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TLDR:

  • I have a simple shell script that flips an environment variable from value foo to bar, or the other way round, depending on its current value.
  • I use F12 to trigger this script, and I know that works.
  • When the script is triggered, the new value doesn't persist when the script ends.

What am I doing wrong?

Details:

1. The script:

My script checks whether the environment variable is present, or creates it if missing:
if [ -z $COLEMAK ];then export COLEMAK="qwerty";fi

Then the script flips the value from whatever it was to the other value:
if [ "$COLEMAK" == "qwerty" ] then export COLEMAK="colemak" ; xmodmap ~/colemak.map else export COLEMAK="qwerty" ; xmodmap ~/qwerty.map fi

Note that besides flipping the variable value, the script uses xmodmap to remap the keyboard from one layout to another. This is the core purpose of the script, and that's why I want to trigger it from a function key.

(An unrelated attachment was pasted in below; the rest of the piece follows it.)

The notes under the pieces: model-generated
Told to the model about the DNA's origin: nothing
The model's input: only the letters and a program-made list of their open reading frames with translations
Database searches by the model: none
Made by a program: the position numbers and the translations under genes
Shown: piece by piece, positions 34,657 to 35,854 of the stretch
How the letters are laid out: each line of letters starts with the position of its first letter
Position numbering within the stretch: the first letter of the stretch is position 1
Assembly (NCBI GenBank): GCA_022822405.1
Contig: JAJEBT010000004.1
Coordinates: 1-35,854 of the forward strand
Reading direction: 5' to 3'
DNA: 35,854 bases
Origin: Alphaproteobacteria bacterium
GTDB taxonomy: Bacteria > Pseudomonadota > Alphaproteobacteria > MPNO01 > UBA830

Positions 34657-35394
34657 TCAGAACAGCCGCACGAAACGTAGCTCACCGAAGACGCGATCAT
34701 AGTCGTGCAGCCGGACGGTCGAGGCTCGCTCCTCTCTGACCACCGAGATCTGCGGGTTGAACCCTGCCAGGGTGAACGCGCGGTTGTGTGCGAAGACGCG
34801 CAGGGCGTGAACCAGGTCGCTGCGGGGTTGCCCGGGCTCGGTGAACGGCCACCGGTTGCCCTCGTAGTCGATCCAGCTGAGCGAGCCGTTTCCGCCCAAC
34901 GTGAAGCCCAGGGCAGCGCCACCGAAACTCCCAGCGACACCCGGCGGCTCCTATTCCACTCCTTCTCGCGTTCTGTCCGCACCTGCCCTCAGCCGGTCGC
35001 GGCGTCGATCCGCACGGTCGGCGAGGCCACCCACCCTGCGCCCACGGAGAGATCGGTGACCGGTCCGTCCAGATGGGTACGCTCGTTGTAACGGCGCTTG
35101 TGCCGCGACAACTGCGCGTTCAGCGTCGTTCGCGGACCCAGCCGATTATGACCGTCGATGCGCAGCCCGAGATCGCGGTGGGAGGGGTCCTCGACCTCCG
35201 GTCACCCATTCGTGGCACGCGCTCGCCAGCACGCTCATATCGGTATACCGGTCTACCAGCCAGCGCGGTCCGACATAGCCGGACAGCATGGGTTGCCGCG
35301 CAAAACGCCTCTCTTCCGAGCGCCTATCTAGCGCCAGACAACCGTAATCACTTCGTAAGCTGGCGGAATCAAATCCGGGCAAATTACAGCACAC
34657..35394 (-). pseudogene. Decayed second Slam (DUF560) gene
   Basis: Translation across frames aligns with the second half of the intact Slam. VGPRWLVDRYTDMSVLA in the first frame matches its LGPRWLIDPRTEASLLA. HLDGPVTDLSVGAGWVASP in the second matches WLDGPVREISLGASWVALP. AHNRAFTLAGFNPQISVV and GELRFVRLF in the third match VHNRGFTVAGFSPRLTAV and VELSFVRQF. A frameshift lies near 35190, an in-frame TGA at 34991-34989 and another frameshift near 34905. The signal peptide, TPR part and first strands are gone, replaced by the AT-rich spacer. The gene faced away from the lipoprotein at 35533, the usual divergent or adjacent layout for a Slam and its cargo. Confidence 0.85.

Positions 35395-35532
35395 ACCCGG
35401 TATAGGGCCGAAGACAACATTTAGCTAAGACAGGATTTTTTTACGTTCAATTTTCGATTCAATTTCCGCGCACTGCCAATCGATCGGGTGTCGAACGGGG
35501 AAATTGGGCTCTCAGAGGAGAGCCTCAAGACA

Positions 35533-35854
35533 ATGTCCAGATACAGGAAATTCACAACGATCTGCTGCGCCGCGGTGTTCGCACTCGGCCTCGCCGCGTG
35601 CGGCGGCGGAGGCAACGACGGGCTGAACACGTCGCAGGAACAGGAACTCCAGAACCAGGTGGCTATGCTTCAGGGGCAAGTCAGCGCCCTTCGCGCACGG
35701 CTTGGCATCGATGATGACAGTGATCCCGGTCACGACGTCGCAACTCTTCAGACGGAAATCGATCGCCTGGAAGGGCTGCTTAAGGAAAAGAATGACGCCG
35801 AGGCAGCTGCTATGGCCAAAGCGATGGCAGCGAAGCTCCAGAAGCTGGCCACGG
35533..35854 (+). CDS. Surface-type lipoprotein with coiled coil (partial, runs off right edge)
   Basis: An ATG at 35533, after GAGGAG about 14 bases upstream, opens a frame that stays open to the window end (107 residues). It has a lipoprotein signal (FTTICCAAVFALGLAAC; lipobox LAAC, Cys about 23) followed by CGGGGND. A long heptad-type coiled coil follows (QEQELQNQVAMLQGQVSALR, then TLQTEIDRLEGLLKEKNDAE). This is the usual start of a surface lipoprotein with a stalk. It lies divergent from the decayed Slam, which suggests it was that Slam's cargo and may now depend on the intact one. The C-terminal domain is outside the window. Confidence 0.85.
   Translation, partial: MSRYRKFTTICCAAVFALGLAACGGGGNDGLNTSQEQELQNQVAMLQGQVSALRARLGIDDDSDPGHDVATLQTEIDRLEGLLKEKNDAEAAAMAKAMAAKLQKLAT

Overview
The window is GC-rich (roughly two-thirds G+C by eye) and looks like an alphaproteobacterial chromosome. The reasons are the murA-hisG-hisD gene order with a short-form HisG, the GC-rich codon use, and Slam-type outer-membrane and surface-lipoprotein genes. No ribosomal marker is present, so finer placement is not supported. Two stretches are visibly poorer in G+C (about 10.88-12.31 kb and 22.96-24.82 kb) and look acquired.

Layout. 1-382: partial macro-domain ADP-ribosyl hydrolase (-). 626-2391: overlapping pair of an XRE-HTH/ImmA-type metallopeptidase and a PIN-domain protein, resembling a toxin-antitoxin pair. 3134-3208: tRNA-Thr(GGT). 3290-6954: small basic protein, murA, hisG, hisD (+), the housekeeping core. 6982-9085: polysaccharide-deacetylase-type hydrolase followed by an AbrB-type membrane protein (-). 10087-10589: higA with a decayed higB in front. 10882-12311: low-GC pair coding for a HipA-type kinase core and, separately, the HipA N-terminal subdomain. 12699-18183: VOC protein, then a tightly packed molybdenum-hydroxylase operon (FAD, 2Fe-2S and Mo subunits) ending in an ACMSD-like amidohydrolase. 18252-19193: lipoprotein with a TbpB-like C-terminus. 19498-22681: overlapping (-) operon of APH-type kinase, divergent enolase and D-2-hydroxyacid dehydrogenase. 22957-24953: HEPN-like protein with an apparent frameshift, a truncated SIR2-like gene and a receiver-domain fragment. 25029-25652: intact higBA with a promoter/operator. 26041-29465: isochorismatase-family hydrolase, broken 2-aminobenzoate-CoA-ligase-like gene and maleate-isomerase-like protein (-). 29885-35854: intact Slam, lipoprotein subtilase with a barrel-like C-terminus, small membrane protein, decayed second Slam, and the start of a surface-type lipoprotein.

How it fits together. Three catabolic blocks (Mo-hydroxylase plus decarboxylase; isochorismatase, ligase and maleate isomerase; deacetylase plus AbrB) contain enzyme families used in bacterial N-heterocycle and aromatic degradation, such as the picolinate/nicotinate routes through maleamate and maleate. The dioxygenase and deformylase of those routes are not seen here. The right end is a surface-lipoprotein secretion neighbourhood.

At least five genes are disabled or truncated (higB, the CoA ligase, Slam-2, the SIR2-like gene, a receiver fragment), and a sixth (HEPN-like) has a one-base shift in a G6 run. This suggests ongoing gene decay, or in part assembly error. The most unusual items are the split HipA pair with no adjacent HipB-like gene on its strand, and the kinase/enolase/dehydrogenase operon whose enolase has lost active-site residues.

I know that this script only works when it is sourced (. ~/foo.sh), and that works well from the virtual terminal. So far so good.

2. xbindkeys:

I've configured .xbindkeysrc.scm to include (xbindkey '(F12) "term &") and that correctly executes the command when I press F12. So far so good.

I modified that line to read (xbindkey '(F12) ". ~/foo.sh &"). I know the script runs because it writes a log line when I press F12, but the change in the environment variable does not persist after the script ends.

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That's the expected behavior. A program is only able to set environment variables for itself and its child processes.

In your case you could either store the current state in a file (like ~/.active-modemap) and act on the content of that file. Or you might be able to get the currently used modemap by looking (with grep etc) at the output of xmodmap -pke (or any other output of modemap).

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  • Thank you - it makes sense of course that that's the expected behavior but I couldn't come up with an alternative. I'll use one of your suggestions instead! – Torben Gundtofte-Bruun Jan 12 '19 at 16:04

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